Maso Canali Pinot Grigio
From Trentino, Italy, Maso Canali Pinot Grigio is a crisp, full-flavored dry white wine. It has a gorgeous, pale golden color and aromas of peach and honey. On the palate, you’ll notice flavors of lemon, fresh apple, nectarine, and citrus. This wine is incredibly well-balanced with crisp acidity and a long, persistent finish.
Black Box Sauvignon Blanc
Usually, boxed wines have a reputation for being fairly low-quality. However, the Black Box Sauvignon Blanc is amazing for cooking and is actually surprisingly sippable as well. It offers lovely floral aromas and flavors of bright fruit and tropical citrus. It’ll blend amazingly into a variety of dishes, from seafood to pasta. Plus, since it comes in a large box, you’ll be able to spare glass or two for sipping while you cook.
Trefethen Dry Riesling
Rieslings have a reputation for being overly sweet and cloying. Trefethen Riesling takes all those stereotypes and throws them out the window. This wine offers floral aromas of orange blossom and jasmine, as well as fresh, fruity notes of green apple and grapefruit. Upon tasting, you’ll notice bright, luscious flavors of nectarine, white peach, and Honeycrisp apple. This Riesling offers gorgeous minerality and acidity, which lead to a crisp, invigorating finish.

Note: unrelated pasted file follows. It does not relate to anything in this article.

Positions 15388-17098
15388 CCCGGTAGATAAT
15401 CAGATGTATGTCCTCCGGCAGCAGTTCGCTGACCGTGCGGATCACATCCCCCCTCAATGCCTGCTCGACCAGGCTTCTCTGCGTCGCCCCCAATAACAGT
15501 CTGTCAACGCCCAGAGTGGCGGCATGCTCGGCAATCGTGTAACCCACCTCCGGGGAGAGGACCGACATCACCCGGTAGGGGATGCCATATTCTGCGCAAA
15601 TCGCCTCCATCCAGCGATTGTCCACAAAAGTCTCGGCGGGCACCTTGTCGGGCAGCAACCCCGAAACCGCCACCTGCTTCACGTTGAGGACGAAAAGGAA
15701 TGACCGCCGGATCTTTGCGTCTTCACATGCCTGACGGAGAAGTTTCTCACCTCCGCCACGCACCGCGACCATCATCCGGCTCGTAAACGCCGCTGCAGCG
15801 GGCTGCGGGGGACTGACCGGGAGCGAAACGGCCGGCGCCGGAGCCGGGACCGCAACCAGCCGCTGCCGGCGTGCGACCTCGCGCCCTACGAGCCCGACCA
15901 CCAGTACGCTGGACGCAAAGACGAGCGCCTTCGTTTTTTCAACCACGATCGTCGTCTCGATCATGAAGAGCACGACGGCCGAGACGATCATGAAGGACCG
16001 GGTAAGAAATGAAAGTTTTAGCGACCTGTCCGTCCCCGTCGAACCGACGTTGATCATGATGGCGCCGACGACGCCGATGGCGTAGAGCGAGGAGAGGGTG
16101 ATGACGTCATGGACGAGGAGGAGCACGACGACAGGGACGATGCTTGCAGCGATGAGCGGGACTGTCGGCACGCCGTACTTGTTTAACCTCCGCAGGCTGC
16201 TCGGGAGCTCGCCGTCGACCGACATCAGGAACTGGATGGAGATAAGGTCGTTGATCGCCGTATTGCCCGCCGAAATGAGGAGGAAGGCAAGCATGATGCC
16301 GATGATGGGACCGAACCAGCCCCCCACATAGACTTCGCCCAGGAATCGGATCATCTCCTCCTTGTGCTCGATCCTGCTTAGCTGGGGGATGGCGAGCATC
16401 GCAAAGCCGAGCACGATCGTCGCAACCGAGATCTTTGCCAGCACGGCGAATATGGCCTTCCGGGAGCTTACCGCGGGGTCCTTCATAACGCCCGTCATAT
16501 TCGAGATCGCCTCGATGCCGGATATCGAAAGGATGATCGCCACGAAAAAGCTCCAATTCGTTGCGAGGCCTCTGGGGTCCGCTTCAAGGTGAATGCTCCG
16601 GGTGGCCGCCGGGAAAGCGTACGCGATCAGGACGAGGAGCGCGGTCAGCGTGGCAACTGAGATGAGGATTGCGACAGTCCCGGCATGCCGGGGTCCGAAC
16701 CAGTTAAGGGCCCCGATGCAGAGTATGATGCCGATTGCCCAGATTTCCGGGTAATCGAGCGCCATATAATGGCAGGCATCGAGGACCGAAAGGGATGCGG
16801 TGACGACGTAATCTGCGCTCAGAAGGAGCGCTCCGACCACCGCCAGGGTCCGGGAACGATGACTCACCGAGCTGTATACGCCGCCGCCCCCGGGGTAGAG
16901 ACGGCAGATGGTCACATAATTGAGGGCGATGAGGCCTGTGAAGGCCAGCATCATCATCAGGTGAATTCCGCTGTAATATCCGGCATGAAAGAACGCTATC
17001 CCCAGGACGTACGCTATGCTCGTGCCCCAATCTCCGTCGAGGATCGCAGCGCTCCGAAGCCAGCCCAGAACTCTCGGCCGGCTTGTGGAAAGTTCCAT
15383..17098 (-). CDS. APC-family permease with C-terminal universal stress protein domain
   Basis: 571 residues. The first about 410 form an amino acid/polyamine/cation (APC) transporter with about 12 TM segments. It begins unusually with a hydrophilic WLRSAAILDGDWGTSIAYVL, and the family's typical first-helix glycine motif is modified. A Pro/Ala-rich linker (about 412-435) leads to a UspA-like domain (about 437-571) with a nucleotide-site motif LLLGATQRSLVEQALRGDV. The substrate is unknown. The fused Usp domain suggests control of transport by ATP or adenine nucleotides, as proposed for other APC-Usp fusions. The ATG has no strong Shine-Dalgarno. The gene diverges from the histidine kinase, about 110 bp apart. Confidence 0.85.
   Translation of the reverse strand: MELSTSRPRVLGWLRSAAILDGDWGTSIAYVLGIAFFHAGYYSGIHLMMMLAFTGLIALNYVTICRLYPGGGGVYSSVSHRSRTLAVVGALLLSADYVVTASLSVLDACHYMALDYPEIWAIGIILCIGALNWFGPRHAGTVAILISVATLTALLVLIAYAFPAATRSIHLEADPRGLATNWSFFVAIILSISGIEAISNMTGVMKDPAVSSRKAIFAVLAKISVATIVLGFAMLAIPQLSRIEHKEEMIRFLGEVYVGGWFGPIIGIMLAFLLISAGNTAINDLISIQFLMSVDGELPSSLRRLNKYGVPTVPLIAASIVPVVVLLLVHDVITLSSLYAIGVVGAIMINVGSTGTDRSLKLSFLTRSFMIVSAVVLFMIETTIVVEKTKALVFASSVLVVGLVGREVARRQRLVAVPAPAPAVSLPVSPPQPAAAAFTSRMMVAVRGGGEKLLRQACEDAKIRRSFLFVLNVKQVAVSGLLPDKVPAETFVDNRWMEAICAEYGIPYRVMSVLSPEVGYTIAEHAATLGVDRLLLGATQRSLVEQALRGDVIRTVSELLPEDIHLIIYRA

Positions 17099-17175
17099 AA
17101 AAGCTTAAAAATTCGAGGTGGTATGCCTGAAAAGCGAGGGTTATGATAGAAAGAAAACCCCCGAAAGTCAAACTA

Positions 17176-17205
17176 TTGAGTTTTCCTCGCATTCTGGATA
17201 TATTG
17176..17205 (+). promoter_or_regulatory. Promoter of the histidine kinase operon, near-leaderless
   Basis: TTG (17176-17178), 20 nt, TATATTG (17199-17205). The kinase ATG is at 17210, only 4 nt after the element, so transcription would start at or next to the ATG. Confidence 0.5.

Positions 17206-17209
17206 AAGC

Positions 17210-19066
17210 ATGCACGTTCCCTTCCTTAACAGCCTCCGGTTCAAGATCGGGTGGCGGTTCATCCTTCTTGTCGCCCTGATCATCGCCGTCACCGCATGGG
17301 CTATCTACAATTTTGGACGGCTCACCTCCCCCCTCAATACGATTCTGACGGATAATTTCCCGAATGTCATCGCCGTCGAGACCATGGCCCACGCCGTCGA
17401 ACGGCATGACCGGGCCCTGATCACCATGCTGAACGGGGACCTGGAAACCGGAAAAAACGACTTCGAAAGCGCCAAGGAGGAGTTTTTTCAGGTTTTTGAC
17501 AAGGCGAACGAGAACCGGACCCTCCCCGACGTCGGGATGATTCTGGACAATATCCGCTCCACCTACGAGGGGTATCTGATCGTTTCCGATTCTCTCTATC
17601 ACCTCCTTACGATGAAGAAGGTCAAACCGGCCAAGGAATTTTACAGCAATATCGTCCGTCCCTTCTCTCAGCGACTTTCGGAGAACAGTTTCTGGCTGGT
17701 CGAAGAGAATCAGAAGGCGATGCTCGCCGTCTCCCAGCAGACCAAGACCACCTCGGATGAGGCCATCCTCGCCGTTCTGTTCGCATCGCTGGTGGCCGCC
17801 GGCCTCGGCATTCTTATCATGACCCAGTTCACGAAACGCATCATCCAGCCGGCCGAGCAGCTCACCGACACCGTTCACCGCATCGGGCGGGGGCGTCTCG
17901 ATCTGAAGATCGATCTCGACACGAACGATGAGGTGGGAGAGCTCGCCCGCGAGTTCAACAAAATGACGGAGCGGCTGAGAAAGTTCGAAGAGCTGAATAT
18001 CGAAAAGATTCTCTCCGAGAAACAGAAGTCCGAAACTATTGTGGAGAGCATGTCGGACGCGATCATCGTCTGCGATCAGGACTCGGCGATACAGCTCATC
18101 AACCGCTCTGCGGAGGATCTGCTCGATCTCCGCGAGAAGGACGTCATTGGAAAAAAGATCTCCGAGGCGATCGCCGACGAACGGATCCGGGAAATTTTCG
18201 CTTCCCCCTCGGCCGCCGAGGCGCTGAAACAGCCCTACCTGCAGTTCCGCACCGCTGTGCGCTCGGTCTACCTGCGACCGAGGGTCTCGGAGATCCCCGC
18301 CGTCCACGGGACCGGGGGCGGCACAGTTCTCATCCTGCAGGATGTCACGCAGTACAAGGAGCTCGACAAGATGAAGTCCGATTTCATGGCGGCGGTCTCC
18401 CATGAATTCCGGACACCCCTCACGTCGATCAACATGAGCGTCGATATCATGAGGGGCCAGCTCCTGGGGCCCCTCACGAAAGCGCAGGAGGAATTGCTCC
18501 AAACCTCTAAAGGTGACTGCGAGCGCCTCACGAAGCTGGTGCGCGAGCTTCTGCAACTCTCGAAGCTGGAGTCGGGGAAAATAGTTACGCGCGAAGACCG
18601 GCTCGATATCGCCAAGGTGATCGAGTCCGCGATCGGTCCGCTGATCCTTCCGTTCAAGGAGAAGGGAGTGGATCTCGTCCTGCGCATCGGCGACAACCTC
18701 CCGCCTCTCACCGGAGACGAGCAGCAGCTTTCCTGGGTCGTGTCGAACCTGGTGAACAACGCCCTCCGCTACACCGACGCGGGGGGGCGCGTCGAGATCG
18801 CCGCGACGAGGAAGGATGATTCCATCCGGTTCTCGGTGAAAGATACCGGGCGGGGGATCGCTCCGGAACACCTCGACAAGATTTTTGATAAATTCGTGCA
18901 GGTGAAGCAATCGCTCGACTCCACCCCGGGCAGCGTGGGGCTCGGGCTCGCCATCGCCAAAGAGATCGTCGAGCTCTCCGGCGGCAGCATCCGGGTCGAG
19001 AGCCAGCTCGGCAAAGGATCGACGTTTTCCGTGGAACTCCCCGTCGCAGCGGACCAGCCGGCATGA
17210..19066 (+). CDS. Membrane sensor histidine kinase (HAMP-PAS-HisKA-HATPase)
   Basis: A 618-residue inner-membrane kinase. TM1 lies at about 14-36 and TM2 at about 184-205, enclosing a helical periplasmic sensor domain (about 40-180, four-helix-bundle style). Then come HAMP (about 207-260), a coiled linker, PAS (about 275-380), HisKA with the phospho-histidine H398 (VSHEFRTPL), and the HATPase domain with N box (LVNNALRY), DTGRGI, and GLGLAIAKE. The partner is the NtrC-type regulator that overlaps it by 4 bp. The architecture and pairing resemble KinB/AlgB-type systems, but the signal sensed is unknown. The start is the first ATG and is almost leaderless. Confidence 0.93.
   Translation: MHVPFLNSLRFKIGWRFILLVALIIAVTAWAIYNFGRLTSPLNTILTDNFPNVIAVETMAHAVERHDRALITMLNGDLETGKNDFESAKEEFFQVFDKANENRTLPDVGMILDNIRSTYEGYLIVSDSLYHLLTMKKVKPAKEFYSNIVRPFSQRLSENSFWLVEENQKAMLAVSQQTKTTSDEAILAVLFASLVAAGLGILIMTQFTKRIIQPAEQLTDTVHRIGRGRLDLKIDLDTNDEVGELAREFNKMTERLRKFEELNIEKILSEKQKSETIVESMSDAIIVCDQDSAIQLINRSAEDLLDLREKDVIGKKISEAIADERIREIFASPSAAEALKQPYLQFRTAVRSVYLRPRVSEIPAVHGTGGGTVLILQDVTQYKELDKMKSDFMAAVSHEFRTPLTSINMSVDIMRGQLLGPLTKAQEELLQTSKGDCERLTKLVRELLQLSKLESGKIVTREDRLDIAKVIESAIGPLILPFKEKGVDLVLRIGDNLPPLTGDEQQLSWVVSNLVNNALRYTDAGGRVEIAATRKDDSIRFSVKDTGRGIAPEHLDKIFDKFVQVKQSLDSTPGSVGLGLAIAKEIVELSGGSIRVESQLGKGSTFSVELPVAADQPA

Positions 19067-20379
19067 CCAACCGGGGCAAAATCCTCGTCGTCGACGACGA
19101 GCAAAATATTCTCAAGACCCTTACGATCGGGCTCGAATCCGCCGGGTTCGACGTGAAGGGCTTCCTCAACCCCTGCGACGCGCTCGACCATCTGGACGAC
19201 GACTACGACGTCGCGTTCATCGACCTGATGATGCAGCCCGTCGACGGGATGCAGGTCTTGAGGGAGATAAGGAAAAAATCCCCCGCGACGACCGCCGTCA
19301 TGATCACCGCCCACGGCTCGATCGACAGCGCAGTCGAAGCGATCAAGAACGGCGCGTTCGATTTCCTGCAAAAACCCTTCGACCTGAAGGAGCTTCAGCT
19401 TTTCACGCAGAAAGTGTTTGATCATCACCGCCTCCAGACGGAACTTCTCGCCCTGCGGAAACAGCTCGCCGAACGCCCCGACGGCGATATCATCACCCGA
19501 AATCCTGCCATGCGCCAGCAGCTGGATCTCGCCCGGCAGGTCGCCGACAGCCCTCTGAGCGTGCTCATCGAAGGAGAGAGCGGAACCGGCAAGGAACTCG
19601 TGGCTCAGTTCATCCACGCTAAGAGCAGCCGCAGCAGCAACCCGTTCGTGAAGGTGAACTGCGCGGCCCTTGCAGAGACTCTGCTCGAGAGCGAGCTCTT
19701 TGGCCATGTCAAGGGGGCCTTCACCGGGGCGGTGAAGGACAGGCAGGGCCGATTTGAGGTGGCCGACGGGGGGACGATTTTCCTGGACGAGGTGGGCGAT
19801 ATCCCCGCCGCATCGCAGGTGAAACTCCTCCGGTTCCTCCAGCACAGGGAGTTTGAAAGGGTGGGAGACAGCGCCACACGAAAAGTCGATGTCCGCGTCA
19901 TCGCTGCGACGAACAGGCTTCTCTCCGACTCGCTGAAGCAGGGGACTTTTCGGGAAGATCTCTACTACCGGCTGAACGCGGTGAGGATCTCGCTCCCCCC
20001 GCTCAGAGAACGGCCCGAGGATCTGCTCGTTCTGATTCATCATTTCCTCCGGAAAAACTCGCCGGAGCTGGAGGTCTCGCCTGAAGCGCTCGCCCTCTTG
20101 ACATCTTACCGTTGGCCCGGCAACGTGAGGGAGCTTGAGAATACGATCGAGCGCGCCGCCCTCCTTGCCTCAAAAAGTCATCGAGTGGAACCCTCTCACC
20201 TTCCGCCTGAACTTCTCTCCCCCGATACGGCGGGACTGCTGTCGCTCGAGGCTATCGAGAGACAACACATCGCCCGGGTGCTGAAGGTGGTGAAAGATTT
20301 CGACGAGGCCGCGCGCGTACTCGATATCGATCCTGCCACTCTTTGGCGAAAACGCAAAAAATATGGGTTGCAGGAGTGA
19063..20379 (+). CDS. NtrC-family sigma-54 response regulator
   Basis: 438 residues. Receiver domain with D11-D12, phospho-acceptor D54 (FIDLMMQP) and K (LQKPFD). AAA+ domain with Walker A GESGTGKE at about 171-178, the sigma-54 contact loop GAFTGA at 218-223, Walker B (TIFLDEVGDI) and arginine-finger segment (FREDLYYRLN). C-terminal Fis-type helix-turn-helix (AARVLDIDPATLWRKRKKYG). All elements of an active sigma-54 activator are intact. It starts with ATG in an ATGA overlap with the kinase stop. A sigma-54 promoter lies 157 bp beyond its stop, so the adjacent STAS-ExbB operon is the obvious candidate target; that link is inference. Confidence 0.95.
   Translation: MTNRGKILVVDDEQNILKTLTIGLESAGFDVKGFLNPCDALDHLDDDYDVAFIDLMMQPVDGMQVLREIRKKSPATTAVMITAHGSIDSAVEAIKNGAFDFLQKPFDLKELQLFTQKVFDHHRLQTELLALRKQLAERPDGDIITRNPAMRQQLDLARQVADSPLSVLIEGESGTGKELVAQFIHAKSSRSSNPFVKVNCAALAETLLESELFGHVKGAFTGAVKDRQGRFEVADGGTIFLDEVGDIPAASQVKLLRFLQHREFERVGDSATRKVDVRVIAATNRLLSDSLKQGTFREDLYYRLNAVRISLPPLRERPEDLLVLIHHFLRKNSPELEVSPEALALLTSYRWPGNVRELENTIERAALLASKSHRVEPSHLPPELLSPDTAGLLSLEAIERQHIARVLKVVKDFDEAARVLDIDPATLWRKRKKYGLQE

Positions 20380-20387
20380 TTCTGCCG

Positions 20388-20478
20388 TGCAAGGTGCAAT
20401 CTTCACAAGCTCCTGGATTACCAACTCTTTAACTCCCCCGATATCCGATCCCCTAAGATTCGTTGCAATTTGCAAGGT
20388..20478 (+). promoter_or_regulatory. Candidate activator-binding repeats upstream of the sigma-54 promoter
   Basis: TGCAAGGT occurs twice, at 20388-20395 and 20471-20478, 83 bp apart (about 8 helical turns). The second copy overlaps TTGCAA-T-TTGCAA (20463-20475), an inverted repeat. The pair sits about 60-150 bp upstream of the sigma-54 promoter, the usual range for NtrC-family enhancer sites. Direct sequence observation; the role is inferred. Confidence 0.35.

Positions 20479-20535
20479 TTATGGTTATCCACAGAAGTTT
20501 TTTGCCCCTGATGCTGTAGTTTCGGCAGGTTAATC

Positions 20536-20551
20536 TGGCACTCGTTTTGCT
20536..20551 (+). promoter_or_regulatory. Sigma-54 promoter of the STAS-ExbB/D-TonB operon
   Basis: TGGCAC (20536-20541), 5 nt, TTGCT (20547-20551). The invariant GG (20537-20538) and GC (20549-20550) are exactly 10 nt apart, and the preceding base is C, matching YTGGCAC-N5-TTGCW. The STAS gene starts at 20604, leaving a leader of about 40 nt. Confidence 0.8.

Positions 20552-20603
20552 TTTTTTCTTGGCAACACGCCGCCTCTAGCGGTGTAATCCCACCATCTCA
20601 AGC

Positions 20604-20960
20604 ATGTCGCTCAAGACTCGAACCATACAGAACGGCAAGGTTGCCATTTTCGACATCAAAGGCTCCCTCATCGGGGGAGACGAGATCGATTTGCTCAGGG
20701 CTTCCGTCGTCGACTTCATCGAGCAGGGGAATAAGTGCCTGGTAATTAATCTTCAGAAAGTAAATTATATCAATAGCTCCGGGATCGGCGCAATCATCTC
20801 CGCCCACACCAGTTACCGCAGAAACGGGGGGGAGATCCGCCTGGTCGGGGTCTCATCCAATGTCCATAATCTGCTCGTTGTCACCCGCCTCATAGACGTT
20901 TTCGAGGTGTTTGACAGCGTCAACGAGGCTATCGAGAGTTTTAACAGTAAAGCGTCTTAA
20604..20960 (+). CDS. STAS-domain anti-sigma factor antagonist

Paco & Lola Albarino
Albarino is a lesser-known yet incredibly delicious, dry Spanish white wine. The Paco & Lola Albarino is a perfect example of the style. Incredibly aromatic, the nose has citrus notes of grapefruit and lime and floral aromas of white flowers, acacia, and orange blossom. The palate is fresh, citrusy, and intensely fruity. This Albarino offers an elegant yet slightly bitter finish.
Yellow Tail Pinot Grigio
Hailing from Australia, Yellow Tail Pinot Grigio is an amazing wine for both cooking and sipping. It draws you in with the aromas of green apple and pear, and the palate is crisp, clean, and refreshing. It’s extremely affordable yet still very sippable. Pinot Grigio offers a wonderfully fruity, mineral character that is perfect for cooking seafood while remaining neutral and incredibly versatile.
Dry white wines are incredibly crisp and refreshing. Whether you’re using them for cooking or sipping, they’re almost always enjoyable. With so many wonderful varieties on the market today, it can be hard to pick just one bottle.